Book: The Dutch Institute
Author: Wim Huppes
When my doctor could do nothing more to cure me, I felt inspired to develop the light therapy for cancer. I knew this therapy had to stand outside the established medical system. Karl Marx believed there was something repugnant about capitalism. What was that? If capitalists had been thinking straight, there would be no oligarchs and we would all be a hundred times healthier and richer. I developed the light therapy on an enlightened capitalist idea: charging a reasonable price, achieved by using chlorophyll, a natural ingredient that cannot be patented, and focusing on results not profit. If my company does not soon make the treatment commercially available to cancer patients for a couple of hundred euros, the competition will do it. Servicing many type of cancer will challenge the capitalistic mindset.
The unenlightened mind of the Dutch state is displeased with my service and opposing it. The Dutch Institute presents a political elite that intends to continue to abuse the state healthcare systems for its own advantage. Dutch citizens still believe that their health insurance packages offer good healthcare, but they will soon think differently. My book shows how the powerful state institutions create top jobs for politicians, and investment opportunities worldwide for capitalists, at the expense of patients and taxpayers.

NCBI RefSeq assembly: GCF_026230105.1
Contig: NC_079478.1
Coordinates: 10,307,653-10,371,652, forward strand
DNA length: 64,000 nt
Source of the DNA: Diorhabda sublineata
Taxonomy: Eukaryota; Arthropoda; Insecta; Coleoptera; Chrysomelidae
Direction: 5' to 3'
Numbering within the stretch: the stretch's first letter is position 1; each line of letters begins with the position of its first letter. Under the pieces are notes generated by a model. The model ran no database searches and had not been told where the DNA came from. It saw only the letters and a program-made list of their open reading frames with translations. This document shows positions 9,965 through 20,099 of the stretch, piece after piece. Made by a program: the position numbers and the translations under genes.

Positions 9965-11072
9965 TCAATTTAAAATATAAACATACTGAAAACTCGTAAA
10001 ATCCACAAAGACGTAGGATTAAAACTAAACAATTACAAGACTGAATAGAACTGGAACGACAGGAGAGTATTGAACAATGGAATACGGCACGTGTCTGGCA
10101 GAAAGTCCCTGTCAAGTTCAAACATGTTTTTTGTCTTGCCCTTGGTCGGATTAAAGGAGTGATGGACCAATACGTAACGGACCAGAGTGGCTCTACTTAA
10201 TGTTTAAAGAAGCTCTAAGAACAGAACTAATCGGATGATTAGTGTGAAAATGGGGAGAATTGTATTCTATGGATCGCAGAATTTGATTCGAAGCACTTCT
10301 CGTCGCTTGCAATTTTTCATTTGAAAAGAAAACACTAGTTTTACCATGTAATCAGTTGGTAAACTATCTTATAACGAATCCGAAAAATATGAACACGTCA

From a moral point of view, I feel it is vitally important that we replace the product "chemo", with effective, non-toxic services. If my service simply had a transparent results report, nothing more, in other words if competitors didn't face market barriers when copying and competing, there would be continuous room for improvement in this field.
According to Marx, the investor makes as much profit as he can on his product instinctively, while paying his employees a relatively low salary. Marx did not foresee the huge shift in power to Western government bureaucracies, certainly not in a body like the Dutch Institute. When Marx analyzed the industrial revolution in the mid-19th century, the repression of the workforce was the biggest problem. A century later, the technological revolution is dominating the world. Instead of grasping the opportunity, the state institutes are using computers to bring about an even greater economic repression of the workforce. The primary methods of repression are the state systems governing the licensing of products such as medicines for sale on the open market and, in this way, the enforcement of patent rights.
In order to bring about a significant change in the global power structure, I am focusing my efforts on medical licensing law. In terms of repressive institutional policy, the Dutch government is the world leader. Politicians like us to believe they use their power for socially-minded ends, but the costs of global healthcare in the order of six trillion euros per year are a massive tax burden, running at about 20 percent, on the economy. With my service for cancer, I will show that healthcare can be realized far more effectively at a cost of just 800 billion euro, provided patents and licensing rights are abolished.
Without the stifling state systems, the world economy would grow rapidly. The book is a political thriller. Will I get my light therapy realized as an effective service for cancer and bring about a paradigm shift?